You’ll want to keep your supplies in a well-made backpack, instead of a duffel or other carrying device: A pack allows for the maximum amount of mobility. This could be important if you’re forced to navigate flood waters, uneven ground or debris. It’s a good idea for the bag you choose to be less conspicuous than say, a tactical bag like GoRuck’s GR1: during an emergency, nothing says "I have a bunch of supplies you could really use" to bad guys, like a bunch of cool zippers and MOLLE webbing. It might be tempting to buy an inexpensive, low-quality backpack to use with your emergency kit—after all, you won’t be using it every day. But during a crisis, you’ll be happy that you invested in good quality equipment that works as it should.
You'd be hard pressed to find a better backpack, for the price, to use with your emergency preparation kit than Osprey's Talon 44 backpack. With a ventilated back, stiff frame sheet and ample hip belt, the Talon 44 is comfortable to wear for long periods of time while carrying weights of up to 40 pounds. Given how much three day's worth of water weighs, that's a win. As its name suggests, this is a 44-liter pack which should be enough volume to carry all of the supplies you'll need to make it through an emergency, away from home. If your body type demands a smaller-sized backpack, the Talon also comes in a more compact, 42 -liter size, as well.
Much of the pack's storage space can be found in its large, main top-loading compartment. However, storage pockets built into the pack's lid, hip belt, sides, and outer shell present a few organization options.
While the Talon 44 is water-resistant, it isn’t waterproof. As such, you might want to consider investing in an inexpensive rain cover.
2. Waterproof bags to organize your supplies
Using waterproof, resealable plastic bags like Ziploc’s Gallon Slider Storage Bags is an excellent way to keep your supplies organized inside the bag. Because they’re transparent, you’ll have no trouble finding what you’re looking for. What’s more, as you burn through the supplies in your emergency kit, you can use these bags to hang on to all of the waste left behind until it can be disposed of properly.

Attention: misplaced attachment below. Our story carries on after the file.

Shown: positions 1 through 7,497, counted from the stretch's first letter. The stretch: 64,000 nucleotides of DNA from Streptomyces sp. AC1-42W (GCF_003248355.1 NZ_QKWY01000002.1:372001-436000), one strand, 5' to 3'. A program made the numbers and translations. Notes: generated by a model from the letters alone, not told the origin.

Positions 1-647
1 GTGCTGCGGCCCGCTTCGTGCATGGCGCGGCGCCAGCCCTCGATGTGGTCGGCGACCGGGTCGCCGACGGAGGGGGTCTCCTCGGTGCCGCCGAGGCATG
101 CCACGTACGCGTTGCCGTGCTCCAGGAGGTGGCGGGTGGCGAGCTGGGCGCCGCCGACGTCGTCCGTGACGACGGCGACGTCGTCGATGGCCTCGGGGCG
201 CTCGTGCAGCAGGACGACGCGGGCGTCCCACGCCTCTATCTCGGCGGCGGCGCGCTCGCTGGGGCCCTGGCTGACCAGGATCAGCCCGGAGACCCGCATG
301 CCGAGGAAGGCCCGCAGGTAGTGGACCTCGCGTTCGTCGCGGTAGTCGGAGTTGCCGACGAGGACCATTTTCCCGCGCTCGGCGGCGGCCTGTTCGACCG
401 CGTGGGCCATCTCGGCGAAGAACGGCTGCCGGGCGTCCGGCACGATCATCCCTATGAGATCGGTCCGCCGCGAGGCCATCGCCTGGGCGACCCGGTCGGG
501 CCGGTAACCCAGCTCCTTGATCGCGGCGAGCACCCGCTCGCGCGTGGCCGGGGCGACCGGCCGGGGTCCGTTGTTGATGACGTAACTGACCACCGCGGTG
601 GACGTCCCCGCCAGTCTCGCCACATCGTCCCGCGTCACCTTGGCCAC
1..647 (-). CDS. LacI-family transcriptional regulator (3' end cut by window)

3. Food to keep you nourished that won’t go stale
Under ideal circumstances, healthy adults between the ages of 36 and 40 require an average 2600/2000 calories per day (men and women, respectively,) in order to stay healthy and maintain body weight. If you’re forced to evacuate your home, you may find it difficult to source enough food to reach this caloric goal. Investing in high-calorie, shelf-stable rations like these Mainstay Emergency Food Bars is a smart way to ensure that you’re getting the sustenance you need. Each package of these rations contains six 400-calorie food bars, that require no preparation to eat. We prefer Mainstays over other, similar ration options for several reasons. First, they taste better than any that we sampled: vanilla with a hint of citrus. Second, the ration bars are sealed inside of a flat package, instead of the square ones that many of Mainstay’s competitors prefer, making them easier to organize inside of a backpack. That these rations come with a five-year shelf life means that you can buy them and leave them in your bag for ages before having to worry about replacing them.
4. Water with a long shelf life to keep you hydrated